So what do we do?The good news is that as of now there is no evidence of transmission of COVID-19 from humans to animals. The bad news is that we still need to be extremely diligent in protecting ourselves. As of now, the CDC recommends social distancing, as well as washing your hands multiple times a day. While we can’t necessarily stay locked away at home, we can still restrict our social interactions when not at the barn, and thus decreasing the likelihood of contracting COVID-19. After quite a bit of research on the CDC’s expectations to counter human transmission, I looked into quarantine protocols for equine related viruses. Tufts University has excellent guidelines that are available online for equine related viruses and how to contain them within your barn. I’d like to believe a mixture of these parameters can help every barn keep COVID-19 at bay and ensure everyone that keeps the wheels turning stays happy and healthy.
“I’d like to believe a mixture of these parameters can help every barn keep Covid-19 at bay and ensure everyone that keeps the wheels turning stays happy and healthy.”
1) Allocate Everything:
Down to pitchforks, wheelbarrows, feed & water buckets, grooming boxes and supplies, horses, tack, paddocks, grooming bays & wash stalls. The more we can limit the amount of people cross contaminating the surfaces we touch multiple times a day, the less risk we have of spreading the virus if a particular team member has contracted COVID-19, but may not be showing any symptoms yet.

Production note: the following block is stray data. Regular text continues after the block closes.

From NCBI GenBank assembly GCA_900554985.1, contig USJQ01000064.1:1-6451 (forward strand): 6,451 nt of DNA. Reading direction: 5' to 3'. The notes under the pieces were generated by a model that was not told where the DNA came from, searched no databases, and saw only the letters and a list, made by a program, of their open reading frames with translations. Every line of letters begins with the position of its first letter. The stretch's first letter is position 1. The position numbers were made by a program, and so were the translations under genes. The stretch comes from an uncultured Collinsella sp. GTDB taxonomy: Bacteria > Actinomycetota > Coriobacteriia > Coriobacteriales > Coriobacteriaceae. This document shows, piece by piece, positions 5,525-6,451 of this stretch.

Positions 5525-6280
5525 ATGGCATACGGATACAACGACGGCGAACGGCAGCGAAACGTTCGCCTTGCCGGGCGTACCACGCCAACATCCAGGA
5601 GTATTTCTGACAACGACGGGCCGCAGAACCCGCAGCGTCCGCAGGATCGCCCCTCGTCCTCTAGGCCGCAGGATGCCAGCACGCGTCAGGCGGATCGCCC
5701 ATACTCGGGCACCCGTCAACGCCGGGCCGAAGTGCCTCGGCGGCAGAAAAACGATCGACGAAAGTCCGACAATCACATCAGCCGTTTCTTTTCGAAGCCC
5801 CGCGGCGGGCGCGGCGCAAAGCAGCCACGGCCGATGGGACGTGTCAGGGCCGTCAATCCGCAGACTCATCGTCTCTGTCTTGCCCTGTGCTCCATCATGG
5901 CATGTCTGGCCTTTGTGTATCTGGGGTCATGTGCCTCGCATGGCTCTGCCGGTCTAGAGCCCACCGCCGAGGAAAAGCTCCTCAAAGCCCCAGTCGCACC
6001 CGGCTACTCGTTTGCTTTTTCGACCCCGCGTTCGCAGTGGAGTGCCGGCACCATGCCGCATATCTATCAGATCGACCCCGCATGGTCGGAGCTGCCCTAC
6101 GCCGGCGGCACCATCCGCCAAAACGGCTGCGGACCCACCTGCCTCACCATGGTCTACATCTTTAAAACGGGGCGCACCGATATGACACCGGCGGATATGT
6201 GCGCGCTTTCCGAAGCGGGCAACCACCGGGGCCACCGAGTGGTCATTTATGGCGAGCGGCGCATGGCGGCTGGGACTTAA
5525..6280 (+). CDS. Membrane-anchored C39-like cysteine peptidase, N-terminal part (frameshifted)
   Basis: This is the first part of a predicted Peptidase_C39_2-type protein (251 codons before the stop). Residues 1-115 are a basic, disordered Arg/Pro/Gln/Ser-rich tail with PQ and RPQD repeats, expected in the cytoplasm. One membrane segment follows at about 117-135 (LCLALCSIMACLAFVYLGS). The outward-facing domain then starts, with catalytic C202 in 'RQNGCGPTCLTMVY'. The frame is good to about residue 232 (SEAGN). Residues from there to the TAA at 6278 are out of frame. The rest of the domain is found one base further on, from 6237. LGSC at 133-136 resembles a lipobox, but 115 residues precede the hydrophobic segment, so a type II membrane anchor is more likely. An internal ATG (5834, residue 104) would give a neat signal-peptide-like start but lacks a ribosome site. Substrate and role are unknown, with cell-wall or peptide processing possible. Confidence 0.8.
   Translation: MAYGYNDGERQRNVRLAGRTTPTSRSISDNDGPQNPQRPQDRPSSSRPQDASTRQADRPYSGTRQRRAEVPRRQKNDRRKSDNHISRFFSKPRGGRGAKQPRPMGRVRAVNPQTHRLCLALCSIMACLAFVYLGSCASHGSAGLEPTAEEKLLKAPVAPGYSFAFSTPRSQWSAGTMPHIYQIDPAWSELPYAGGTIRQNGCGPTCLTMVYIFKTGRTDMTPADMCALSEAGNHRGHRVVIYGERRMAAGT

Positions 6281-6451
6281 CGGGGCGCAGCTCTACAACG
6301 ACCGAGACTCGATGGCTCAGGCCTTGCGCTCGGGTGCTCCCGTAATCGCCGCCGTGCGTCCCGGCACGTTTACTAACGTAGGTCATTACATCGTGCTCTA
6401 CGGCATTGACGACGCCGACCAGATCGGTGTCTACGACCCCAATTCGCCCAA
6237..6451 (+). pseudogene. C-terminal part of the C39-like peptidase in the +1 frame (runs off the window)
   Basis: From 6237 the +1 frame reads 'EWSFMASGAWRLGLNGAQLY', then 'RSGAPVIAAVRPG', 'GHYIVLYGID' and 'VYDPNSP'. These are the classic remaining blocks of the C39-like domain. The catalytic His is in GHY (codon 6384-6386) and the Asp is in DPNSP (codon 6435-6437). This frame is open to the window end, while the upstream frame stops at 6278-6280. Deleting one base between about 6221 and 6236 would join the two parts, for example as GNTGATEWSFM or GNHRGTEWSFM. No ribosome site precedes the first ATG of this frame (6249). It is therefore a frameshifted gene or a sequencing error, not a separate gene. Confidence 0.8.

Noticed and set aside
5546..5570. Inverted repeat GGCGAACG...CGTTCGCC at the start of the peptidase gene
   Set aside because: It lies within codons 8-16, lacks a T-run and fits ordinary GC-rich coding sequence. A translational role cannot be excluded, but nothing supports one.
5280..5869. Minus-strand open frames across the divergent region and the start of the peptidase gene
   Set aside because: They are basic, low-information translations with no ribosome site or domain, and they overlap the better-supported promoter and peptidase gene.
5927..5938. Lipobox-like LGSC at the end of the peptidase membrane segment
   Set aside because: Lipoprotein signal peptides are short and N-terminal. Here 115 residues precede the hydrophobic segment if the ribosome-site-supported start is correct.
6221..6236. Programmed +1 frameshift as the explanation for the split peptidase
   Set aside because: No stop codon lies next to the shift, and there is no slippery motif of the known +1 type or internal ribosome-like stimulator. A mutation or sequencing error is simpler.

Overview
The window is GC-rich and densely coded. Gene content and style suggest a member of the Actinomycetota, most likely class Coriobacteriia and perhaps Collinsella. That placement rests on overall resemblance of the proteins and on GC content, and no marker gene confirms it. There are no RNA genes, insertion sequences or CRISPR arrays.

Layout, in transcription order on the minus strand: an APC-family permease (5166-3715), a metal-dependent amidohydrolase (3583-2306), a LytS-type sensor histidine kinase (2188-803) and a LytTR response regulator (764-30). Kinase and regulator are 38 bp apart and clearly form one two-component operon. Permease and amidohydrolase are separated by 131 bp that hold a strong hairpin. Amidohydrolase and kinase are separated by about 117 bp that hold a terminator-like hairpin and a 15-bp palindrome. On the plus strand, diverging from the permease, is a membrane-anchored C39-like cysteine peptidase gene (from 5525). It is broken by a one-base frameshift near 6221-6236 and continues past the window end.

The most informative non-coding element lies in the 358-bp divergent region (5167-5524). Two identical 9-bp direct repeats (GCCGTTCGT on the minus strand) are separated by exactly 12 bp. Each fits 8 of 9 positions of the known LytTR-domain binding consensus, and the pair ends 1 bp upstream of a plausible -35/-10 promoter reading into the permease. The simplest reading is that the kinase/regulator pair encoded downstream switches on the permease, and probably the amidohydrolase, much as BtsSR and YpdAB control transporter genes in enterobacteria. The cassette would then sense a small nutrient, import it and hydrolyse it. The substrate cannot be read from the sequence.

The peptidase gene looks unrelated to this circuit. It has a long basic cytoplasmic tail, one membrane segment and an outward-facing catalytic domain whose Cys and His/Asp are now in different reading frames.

2) Restrict Outside Traffic Flow:
Most places in the U.S. are down to 50% capacity or no gatherings of 10 or more people. Limiting the amount of people in and out of the barn will significantly decrease the risk of contamination. Try no group lessons, scheduling clients at different times, or enforcing a no extra visitor policy. Whatever you choose, restricting the flow of people in and out of the barn is essential.
3) Sanitize Everything:
Any surface that you can think of that is touched by humans should be sanitized multiple times a day. For example; doors, gates, stall latches, buckets, grooming supplies, pitchforks, wheelbarrows, brooms, etc. According to the CDC most common EPA-registered household disinfectants are appropriate. An alternative is to add 5 tablespoons of bleach per gallon of water to make your own. If you have to be in more than one barn a day, the sanitizing precautions are even more imperative.
4) Limit Transport:
All USEF and FEI sanctioned events have been postponed for 30 days (effective March 16, 2020.) Unless there is a medical emergency, it is highly suggested to keep everyone tucked in at home and to not transport horses or staff unless entirely necessary.
5) Social Distancing
This step takes it out of the barn. When you’re not at the barn, please be diligent about the places you go. It’s just as easy (and cheaper) to grab a case of Corona [beer] at the grocery store and FaceTime with a friend or two at home than taking your chances at the local watering hole. We all deserve a good drink after a long day of work on top of the extra precautions that are necessary in this time, but once someone is exposed it’s all downhill from there and we ALL know what it’s like to have to work short staffed. Protect yourselves.
About the Author
Taylor Czesnik has been involved in the horse world for 20 years. She grew up riding and showing in Colts Neck, NJ and attended Virginia Intermont College. Taylor spent many years as a manager and flat rider for Oasis Show Stables, Kristy Herrera traveling to AA horse shows all over the east coast. She also spent time as a groom for Trade Winds Farm, and has free lanced for many other top professionals. Taylor has since changed roles and is the current Media and Communications Manager for Excel. Along with writing, Taylor loves spending time with her dog, Ellie, riding, and attending horse shows in her free time.